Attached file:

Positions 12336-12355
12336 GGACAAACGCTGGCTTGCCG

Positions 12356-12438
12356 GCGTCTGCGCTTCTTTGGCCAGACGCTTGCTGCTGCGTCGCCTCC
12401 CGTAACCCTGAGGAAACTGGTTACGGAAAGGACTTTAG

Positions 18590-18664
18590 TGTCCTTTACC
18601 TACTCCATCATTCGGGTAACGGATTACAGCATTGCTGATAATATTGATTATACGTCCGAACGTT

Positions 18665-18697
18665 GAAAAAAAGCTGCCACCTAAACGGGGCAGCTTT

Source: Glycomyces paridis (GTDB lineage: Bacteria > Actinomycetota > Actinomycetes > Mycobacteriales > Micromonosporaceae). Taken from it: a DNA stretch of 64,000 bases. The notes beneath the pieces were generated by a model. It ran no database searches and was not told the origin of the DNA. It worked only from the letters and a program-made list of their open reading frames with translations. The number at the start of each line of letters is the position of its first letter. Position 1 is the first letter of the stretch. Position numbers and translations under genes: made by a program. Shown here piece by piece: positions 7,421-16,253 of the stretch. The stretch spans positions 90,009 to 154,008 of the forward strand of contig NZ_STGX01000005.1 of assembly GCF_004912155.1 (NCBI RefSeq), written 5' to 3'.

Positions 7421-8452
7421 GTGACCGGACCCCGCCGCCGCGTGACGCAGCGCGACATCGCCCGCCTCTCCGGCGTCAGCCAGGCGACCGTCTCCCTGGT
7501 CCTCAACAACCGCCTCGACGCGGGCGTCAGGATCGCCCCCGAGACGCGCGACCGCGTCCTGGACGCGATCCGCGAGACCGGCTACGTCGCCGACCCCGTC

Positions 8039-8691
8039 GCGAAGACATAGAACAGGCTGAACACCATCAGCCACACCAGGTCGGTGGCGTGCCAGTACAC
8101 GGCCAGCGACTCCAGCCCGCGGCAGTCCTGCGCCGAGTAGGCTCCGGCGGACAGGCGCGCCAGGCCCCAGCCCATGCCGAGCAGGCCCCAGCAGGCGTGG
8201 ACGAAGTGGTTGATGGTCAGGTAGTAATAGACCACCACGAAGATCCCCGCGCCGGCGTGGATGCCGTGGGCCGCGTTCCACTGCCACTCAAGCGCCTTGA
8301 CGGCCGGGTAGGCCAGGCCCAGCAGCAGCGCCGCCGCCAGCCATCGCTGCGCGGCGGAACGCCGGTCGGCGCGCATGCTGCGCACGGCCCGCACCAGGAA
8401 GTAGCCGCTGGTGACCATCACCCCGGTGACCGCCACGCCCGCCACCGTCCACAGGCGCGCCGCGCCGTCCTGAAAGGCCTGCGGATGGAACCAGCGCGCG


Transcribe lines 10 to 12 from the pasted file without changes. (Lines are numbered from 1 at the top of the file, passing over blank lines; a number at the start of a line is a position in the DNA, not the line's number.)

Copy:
18665 GAAAAAAAGCTGCCACCTAAACGGGGCAGCTTT

Source: Glycomyces paridis (GTDB lineage: Bacteria > Actinomycetota > Actinomycetes > Mycobacteriales > Micromonosporaceae). Taken from it: a DNA stretch of 64,000 bases. The notes beneath the pieces were generated by a model. It ran no database searches and was not told the origin of the DNA. It worked only from the letters and a program-made list of their open reading frames with translations. The number at the start of each line of letters is the position of its first letter. Position 1 is the first letter of the stretch. Position numbers and translations under genes: made by a program. Shown here piece by piece: positions 7,421-16,253 of the stretch. The stretch spans positions 90,009 to 154,008 of the forward strand of contig NZ_STGX01000005.1 of assembly GCF_004912155.1 (NCBI RefSeq), written 5' to 3'.

Positions 7421-8452